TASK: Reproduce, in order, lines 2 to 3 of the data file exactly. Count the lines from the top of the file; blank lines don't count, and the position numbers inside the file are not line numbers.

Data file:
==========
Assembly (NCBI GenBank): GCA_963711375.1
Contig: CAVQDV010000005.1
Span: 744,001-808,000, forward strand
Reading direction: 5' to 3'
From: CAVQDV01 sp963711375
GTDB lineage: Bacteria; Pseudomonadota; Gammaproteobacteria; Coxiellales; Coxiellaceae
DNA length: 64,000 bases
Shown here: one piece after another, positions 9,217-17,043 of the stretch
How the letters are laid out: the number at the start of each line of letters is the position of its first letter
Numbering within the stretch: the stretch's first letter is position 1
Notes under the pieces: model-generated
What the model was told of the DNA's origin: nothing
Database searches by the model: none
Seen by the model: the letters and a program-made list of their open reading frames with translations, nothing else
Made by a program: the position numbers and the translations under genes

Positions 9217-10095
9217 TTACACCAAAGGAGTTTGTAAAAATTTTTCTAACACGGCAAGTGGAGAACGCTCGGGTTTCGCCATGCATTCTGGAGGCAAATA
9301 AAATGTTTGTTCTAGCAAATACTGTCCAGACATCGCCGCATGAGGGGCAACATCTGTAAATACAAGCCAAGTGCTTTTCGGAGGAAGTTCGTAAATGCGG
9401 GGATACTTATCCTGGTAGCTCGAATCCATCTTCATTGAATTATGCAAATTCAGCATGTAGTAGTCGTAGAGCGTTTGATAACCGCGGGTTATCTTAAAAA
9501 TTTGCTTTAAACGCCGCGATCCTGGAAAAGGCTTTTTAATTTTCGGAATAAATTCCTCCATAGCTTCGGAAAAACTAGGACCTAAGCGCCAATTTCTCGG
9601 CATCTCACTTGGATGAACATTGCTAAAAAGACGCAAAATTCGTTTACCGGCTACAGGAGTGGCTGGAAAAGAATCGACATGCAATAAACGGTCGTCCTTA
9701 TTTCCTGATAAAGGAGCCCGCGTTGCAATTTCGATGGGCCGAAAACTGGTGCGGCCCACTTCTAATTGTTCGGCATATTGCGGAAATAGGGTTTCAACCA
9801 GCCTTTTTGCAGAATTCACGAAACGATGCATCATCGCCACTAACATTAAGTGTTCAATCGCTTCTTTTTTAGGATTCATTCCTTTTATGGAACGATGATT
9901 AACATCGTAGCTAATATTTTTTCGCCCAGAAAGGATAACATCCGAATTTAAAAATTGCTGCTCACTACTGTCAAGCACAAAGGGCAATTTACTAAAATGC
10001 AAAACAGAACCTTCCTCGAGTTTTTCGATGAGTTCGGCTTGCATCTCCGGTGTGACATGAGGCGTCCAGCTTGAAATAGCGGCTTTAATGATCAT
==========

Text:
Contig: CAVQDV010000005.1
Span: 744,001-808,000, forward strand